Details about this project can be found in the Mapping Climate Communication: PosterSummary Report. This report can be downloaded here.
The maps reveal how specific details in climate communication are contextualized within complex debates. For example:
How does a climate march impact the volume of media coverage of climate change?
How does the work of the climate denial industry potentially impact climate policy?
Do popular movies and books on climate result in activity in the climate movement?
What are the relationships between organizations active in climate communication?
By illustrating key events and actors over time and within five discourses this work makes links between disparate factors and reveals dynamics that contribute to public understanding of climate change. The project also explores politicised issues in climate communication by using a discourse approach to analyse the various strategies and ideologies held by those organizations, institutions and individuals participating in climate communication in the public realm. This report describes the impact of neoliberal dogma and modes of governance on climate communication as one of the central problems preventing a global response to climate change. Theorizing the impact of neoliberalism on climate change communication and policy is key to an understanding of why emissions continue to rise despite the significant work by the climate science community and the environmental movement over the past four decades.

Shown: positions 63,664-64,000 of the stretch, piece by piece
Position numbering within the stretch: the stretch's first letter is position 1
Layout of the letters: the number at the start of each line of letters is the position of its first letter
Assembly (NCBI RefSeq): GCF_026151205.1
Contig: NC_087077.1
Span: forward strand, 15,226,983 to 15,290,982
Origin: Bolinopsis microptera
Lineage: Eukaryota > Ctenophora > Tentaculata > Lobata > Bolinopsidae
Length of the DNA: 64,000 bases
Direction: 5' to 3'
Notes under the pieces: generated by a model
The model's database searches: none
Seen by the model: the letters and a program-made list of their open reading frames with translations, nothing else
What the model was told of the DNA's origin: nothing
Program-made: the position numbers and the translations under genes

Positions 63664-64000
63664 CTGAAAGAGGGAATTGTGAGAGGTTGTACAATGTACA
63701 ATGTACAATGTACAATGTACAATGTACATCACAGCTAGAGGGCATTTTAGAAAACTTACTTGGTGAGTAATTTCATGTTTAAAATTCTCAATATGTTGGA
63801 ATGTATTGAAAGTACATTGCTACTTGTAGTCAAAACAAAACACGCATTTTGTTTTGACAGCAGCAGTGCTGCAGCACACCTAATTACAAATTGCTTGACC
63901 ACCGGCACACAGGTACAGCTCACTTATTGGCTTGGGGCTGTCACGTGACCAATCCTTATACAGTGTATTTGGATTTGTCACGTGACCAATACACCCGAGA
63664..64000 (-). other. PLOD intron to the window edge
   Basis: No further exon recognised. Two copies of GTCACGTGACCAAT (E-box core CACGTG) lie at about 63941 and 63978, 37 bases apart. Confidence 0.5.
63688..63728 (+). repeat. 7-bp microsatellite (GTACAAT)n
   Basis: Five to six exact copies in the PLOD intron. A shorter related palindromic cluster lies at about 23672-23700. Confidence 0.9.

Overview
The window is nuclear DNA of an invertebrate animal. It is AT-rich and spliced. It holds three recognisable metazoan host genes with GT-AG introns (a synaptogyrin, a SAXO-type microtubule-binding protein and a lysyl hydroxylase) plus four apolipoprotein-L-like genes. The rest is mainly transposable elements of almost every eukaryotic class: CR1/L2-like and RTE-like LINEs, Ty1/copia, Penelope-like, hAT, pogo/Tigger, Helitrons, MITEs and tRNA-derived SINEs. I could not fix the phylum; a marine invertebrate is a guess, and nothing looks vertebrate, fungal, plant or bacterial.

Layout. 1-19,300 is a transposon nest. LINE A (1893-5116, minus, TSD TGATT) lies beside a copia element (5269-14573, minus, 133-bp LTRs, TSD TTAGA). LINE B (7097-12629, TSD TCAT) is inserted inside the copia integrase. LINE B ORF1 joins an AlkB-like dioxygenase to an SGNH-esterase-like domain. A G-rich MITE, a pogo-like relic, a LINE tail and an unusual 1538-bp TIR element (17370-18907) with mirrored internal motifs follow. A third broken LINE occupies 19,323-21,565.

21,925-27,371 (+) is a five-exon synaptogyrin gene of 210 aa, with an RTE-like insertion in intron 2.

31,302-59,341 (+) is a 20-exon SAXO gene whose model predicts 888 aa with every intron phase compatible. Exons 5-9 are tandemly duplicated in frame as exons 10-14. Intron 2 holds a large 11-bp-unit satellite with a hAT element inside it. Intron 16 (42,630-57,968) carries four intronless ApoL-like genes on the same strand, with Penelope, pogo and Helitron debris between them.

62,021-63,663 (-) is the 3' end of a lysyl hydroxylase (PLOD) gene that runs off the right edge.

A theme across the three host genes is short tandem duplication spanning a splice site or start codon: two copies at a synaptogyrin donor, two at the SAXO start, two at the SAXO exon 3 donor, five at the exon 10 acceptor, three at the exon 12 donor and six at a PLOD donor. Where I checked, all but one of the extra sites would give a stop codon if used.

This series of three posters maps climate communication by means of a timeline, a network visualization and a strategy map. The work illustrates
relationships between climate discourses, prominent actors and major organizations participating in climate communication including science institutions, academic institutions, media organizations, think tanks and government agencies – along with the interests and funders linked to these organizations. Various discourses are mapped including climate science; counter-movements (contrarianism); ecological modernization, neoliberalism and corporate capture; and social movements (climate justice). The timeline visualizes the historical processes that have lead to the growth of various ways of communicating climate change. The network visualization illustrates relationships between actors and prominent discourses. The strategy map displays methods used within four discursive realms.